Well Identification and Water Sampling

According to the Virginia Department of Health, about 1/5 of the state’s population or 1.6 million people rely

According to the Virginia Department of Health, about 1/5 of the state’s population or 1.6 million people rely on drinking water from a private water well. Unlike public water supplies that are routinely tested and treated to remove contaminants, private water wells are completely the responsibility of the owner.

There are many different types of water wells in Virginia. Most wells installed since 1990 are drilled deep into water-bearing formations and have either steel or PVC casing like these.

Older wells can be bored into the shallow aquifer and are typically larger diameter like these.

Some older drilled wells can be in a pit or inside a basement like this one.

No matter what kind of well you have, it is important to have it inspected before you buy a house to make sure that it is properly permitted, inspected and meets current construction standards. This is the first step to ensuring your water is safe to drink.

There are no codes or regulations in place that require routine testing of private water wells after the initial construction. You, as the owner of your own water supply are responsible to ensure your water is safe for drinking and other uses in your home. Virginia is a buyer beware state so this is particularly important when considering the purchase of a home served by a well.

The Virginia Department of Health recommends that a water sample be checked for Coliform Bacteria, E-Coli, Nitrates, and Lead at a minimum prior to purchase. Other tests may be recommended depending on surrounding land uses that may impact water safety or quality. These might include gas stations, heavy industrial uses, golf courses, or other Agricultural uses.

Let’s take a look at how a water sample is collected and follow it through the lab analysis process. The Virginia Department of Health recommends that raw water samples be collected as close to the well water source as possible. Acceptable locations are near the well pressure tank, inside the house, or an outside spigot. Any source prior to treatment is the best indicator of the true water safety and quality.

Prior to collecting the sample, any screens or aerators should be removed and the area cleaned with alcohol. Samples should be collected with care taken not to introduce contamination from the sample collector or container. Remember that samples being tested for lead should be a first draw sample from a fixture that has not been used for at least 8-12 hours. Samples are placed on ice for transport to the lab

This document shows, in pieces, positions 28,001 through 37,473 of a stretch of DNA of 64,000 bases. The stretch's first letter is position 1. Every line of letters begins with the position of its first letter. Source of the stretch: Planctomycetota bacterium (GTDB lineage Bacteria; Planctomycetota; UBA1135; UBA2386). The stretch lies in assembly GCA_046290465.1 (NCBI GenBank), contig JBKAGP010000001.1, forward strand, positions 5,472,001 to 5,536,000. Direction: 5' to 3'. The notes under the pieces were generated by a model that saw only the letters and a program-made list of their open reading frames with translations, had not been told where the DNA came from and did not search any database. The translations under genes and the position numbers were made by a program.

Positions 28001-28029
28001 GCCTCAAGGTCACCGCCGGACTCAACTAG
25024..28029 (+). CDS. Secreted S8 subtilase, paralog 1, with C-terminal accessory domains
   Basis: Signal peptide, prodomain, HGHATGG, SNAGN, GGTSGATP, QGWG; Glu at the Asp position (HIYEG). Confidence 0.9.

All samples should be analyzed by a licensed laboratory. Samples are tracked by a registration form or other suitable chain of custody. This documents the time, date, location, water source, and sampling location. The registration is signed by the collector and then signed by the person receiving it at the lab.

Samples are processed, assigned a tracking number, and receive a bar code. Samples from water wells are checked for the presence of chlorine and temperature. Some samples have short holding times and must be received and set up for testing within 6 hours. Others have a 24 – 30 hour hold time and some more than a week. So the time and date of collection are checked to make sure the sample is still viable for testing.

Depending on the lab, some tests are performed in-house and some more specialized tests are sent out to larger regional labs.

Samples are tested by EPA standardized methods with numerous quality assurance and quality control checks. Each step is carefully documented and must be reviewed by at least two people before being reported back to you.

Water that is safe to drink is not always clear and may not taste good. Likewise, clear good tasting water may not be safe as bacteria is invisible to the naked eye. This water sample was collected from a house in Stafford County that was a foreclosure and hadn’t been lived in for three years. The system was purged for 30 minutes and just wouldn’t clear up. Believe it or not, the sample passed and did not contain coliform bacteria or E-Coli. The water is safe to drink but obviously needs some water treatment to make it more pleasing to use.

Remember that the Virginia Department of Health and USEPA recommend testing for coliform bacteria, E-Coli, Nitrates, and lead before purchasing a home with a well. A retest for coliform and E-Coli is recommended annually and a full retest every three to four years or sooner if you notice a change in color, taste, or odor. Your well is your responsibility and we are here to help you.

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